DeSantis administration moves forward in denying Medicaid coverage for transgender care


Governor Ron DeSantis’ administration moved forward on Friday with a proposal that would deny Medicaid coverage for treatments such as puberty-blocking drugs and hormone therapy for transgender people.

The state Agency for Health Care Administration, which administers most of the Medicaid program, released a proposed rule and held a July 8 hearing on the matter. National and state legal groups and LGBTQ advocacy groups have pledged to fight the proposal.

The issue centers on treating gender dysphoria, which the federal government defines as “clinically significant distress a person may experience when the sex or gender assigned at birth is not the same as their identity.” .

Under the proposed rule, the Medicaid program would not cover puberty-blocking drugs, hormones and “hormone antagonists,” sex reassignment surgeries, and any “other procedures that alter primary or secondary sex characteristics.”

The proposal, published Friday in the Florida Administrative Register, would also establish that such treatments do not meet a definition of “medical necessity.” This is important because, by law, services provided under the Medicaid program must be considered medically necessary.

On June 2, the Agency for Healthcare Administration said it would begin the rule-making process and released a report to deny coverage for treatments, which it said were “not conform to generally accepted professional medical standards and are experimental and experimental”.

“Following a review of available literature, clinical guidelines, and coverage by other insurers and countries, Florida Medicaid has determined that the research supporting sex reassignment treatment is insufficient to demonstrate efficacy and safety” , said the report, which was signed by Medicaid Director Tom Wallace. .

But opponents blasted the agency, saying the attempt to ban the treatments was part of a broader push by Republicans to target transgender people. The report’s release was followed by state surgeon general Joseph Ladapo calling on the Florida Board of Medicine to review the agency’s findings and “establish a standard of care for these complex and irreversible procedures.” . The Board of Medicine regulates doctors in the state.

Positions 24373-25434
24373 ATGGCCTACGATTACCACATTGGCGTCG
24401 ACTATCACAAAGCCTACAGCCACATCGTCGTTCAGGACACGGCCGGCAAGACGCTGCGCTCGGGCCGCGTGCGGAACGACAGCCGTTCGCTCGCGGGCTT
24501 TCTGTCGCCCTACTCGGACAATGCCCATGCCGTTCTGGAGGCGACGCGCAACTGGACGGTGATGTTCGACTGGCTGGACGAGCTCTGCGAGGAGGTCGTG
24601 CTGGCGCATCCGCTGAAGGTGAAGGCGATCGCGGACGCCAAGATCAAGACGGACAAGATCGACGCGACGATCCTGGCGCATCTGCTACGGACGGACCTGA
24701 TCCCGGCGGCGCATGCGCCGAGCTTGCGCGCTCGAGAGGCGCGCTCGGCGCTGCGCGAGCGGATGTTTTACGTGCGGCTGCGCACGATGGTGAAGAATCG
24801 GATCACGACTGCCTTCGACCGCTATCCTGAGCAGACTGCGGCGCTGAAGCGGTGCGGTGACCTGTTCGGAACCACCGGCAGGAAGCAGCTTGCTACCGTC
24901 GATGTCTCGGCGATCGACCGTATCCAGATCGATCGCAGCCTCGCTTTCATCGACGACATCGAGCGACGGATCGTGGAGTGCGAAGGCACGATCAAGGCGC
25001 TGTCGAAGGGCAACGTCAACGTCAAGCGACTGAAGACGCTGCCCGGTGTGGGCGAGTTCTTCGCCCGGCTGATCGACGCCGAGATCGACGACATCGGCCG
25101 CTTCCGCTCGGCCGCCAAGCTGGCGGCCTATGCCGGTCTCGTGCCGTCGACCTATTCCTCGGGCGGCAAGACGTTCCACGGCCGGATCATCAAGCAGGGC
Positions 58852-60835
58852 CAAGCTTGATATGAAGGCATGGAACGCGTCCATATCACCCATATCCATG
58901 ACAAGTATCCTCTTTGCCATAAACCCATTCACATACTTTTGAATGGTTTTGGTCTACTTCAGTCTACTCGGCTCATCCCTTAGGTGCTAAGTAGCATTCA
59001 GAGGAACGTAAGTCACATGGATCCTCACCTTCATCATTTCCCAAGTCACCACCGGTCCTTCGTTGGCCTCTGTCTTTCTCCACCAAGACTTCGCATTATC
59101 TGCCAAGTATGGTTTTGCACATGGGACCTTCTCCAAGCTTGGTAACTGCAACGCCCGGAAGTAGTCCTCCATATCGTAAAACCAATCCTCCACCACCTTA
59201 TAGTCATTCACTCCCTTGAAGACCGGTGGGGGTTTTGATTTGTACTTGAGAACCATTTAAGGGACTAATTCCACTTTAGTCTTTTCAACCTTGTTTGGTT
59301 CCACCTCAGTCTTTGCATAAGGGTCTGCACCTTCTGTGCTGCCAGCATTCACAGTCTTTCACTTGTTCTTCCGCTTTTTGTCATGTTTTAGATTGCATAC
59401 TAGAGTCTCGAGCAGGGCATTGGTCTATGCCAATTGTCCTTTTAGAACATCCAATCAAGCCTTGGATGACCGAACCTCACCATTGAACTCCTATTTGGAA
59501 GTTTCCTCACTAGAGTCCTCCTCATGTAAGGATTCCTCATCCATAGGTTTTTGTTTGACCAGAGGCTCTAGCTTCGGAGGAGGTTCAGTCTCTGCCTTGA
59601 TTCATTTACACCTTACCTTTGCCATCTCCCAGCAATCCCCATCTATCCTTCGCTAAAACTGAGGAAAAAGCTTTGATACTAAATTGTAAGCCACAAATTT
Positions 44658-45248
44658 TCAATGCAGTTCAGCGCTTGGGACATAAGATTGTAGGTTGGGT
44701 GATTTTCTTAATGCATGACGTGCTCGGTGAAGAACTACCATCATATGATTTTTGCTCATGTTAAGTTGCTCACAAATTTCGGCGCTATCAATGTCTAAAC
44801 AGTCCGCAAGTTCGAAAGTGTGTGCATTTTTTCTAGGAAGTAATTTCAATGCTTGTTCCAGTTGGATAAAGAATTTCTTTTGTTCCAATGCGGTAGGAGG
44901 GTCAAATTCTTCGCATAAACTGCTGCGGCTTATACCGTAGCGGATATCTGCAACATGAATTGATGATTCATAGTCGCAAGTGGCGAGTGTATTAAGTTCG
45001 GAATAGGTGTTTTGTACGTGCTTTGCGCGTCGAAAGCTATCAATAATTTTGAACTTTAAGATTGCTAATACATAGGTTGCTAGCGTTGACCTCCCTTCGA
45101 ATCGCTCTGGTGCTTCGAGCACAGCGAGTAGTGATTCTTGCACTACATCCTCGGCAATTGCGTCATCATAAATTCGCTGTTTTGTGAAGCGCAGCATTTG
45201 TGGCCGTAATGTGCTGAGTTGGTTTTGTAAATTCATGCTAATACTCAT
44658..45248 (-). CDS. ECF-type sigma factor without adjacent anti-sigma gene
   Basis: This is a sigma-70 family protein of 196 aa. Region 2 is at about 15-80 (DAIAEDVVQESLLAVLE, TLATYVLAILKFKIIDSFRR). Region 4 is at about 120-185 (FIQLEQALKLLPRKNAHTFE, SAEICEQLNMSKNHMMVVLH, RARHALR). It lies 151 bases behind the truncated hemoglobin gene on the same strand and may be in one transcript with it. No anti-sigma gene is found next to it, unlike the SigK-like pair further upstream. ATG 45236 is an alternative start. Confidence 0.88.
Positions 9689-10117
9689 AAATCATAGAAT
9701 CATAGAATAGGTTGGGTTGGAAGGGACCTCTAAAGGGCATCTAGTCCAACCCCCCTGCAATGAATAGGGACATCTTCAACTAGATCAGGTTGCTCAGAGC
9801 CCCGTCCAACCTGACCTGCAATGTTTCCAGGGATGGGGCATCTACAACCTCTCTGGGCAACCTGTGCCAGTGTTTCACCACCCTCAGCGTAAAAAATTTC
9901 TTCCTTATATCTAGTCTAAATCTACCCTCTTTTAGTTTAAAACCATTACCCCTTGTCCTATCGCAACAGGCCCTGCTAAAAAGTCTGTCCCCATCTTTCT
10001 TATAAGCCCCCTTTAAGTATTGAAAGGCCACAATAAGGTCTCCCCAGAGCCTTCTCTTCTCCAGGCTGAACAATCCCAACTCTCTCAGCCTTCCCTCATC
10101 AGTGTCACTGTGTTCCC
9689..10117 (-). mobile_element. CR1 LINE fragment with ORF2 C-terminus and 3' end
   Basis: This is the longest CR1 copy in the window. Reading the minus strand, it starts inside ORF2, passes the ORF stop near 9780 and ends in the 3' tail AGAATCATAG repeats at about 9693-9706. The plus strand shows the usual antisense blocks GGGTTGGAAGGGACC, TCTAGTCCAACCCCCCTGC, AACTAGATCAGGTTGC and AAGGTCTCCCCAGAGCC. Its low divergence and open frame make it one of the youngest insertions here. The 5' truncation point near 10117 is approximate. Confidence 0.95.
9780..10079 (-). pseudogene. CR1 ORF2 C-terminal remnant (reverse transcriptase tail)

“Governor DeSantis’ agencies have misrepresented findings and distorted data to advance a political agenda, rather than relying on good science,” said Jon Harris Maurer, director of public policy at LGBTQ advocacy group Equality. Florida in a June 2 statement. “This is another state agency used to launch an open attack on transgender Floridians. The transgender community, like everyone else, should not have their access to basic, medically necessary and often life-saving care taken away. by extremist politicians in hopes of stoking right-wing fervor Florida should put public health before politics.

Lambda Legal, the National Health Law Program, Florida Health Justice Project and Southern Legal Counsel have also pledged to fight the proposal.

“If the AHCA were to follow through on its clear intention to engage in a bogus regulatory charade, rather than conduct a robust and substantive process that incorporates valid science and is not predetermined, we stand ready to defend the rights of transgender people in Florida, including the right to nondiscriminatory medical coverage,” the organizations said in a statement.

The AHCA report says Florida’s massive Medicaid program has had no “explicit policy” on coverage for these treatments. Other states have a mix of policies, with some prohibiting coverage and others allowing it.

The proposed rule could ultimately lead to challenges before a state administrative law judge. The July 8 hearing will be held in a Florida Department of Transportation auditorium in Tallahassee, according to information released Friday.